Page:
Abnormal Liver Function in Obstetrical Patients (Ludwig, 6/1/2022)

Many thanks to Dr. Alec Ludwig for an excellent presentation about liver and biliary abnormalities in pregnancy. It was jam-packed with good information. 

A recording of his presentation is available HERE

My notes:

Remember that what we typically call "liver function tests"  is actually a misnomer. In fact, there is no test that reliably demonstrates the liver's function. Elevation of AST and ALT -- the liver enzymes-- indicates liver injury, not liver dysfunction. Albumin and prothrombin time are factors that are produced by the liver and may be better markers of function. 

In normal pregnancy, you can see elevated alkaline phosphatase (up to 3x normal), as well as elevated cholesterol, triglycerides, and fasting gallbladder volume. Note that many measures we use to evaluate the liver (AST/ALT, T Bili, PTT, liver size, bile acids) don't change in pregnancy.

Hepatocellular injury as measured by elevation in AST/ALT:

  • acute viral/toxic hepatitis: AST/ALT 25x upper limit of normal
  • ischemic hepatitis: AST/ALT 50x upper limit of normal
  • chronic HCV/HBV: slight elevation of AST/ALT (2x normal), rarely greater than 10x normal

Gallstone disease in pregnancy

Gallstone disease is much more prevalent in pregnancy for several reasons. 1) Increased estrogen levels increase cholesterol, thereby supersaturating bile with cholesterol. 2) Progesterone slows contraction of gallbladder, disrupting the excretion of bile acids. AND 3) Increased fasting gallbladder volume.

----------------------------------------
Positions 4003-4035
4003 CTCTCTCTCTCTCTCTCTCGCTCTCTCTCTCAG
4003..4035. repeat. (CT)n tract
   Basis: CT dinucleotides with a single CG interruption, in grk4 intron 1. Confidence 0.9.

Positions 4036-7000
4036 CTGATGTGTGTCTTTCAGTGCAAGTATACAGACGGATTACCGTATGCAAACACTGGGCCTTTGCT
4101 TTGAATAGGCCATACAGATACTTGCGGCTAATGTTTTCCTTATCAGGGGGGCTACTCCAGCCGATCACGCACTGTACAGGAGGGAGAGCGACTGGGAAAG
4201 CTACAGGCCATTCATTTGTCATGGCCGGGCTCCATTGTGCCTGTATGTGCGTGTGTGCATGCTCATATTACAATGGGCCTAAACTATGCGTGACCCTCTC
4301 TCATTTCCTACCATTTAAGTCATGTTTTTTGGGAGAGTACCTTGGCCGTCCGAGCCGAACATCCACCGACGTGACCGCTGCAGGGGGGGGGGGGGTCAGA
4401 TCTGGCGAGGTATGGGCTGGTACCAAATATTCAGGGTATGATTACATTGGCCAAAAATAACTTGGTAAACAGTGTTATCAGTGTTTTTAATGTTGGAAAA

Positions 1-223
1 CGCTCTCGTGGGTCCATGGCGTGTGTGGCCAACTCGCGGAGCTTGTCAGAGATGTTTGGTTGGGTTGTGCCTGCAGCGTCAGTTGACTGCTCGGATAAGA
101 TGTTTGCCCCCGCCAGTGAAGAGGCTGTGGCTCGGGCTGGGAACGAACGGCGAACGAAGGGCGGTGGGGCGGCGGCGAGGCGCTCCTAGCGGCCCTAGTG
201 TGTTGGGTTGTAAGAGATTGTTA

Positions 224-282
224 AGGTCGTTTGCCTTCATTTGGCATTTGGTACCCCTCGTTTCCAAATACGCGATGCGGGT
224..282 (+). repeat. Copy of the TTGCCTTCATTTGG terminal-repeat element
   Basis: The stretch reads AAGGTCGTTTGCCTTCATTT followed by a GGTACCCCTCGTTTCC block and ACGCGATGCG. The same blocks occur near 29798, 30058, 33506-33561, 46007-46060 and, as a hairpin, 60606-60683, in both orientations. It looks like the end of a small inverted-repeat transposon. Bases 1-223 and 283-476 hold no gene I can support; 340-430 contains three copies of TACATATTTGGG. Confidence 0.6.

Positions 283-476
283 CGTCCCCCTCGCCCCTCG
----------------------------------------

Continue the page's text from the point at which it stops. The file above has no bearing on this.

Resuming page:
• acute cholecystitis: blockage of the cystic duct causing inflammation in the gallbladder
    • fever, WBC count, can have slightly elevated AST/ALT (if large stone)
  • choledocholithiasis: stone in CBD or hepatic duct, causing backup into liver, injury to liver
    • definite elevation AST/ALT
  • acute cholangitis: can be emergency due to severity of illness
    •  Charcot's triad (RUQ pain, jaundice, fever)

Generally treat GB disease in pregnancy with IV antibiotics, surgery if indicated. Laparoscopic cholecystectomy is safe in pregnancy, safest in the second trimester. Should occur within 24-48 hours conservative management. ERCP is also safe in pregnancy; minimize radiation by shielding, fetal monitoring.

Viral Hepatitis (A-E)

  • HAV: most common acute hepatitis in general population, but infrequent in pregnancy. 
    • Acute infection  (only care about IgM). 
    • Generally mild (malaise, HA, fever, jaundice, RUQ pain), supportive treatment. 
    • HAV vertical transmission rare but has been documented. Associated with preterm birth, neonatal cholestasis.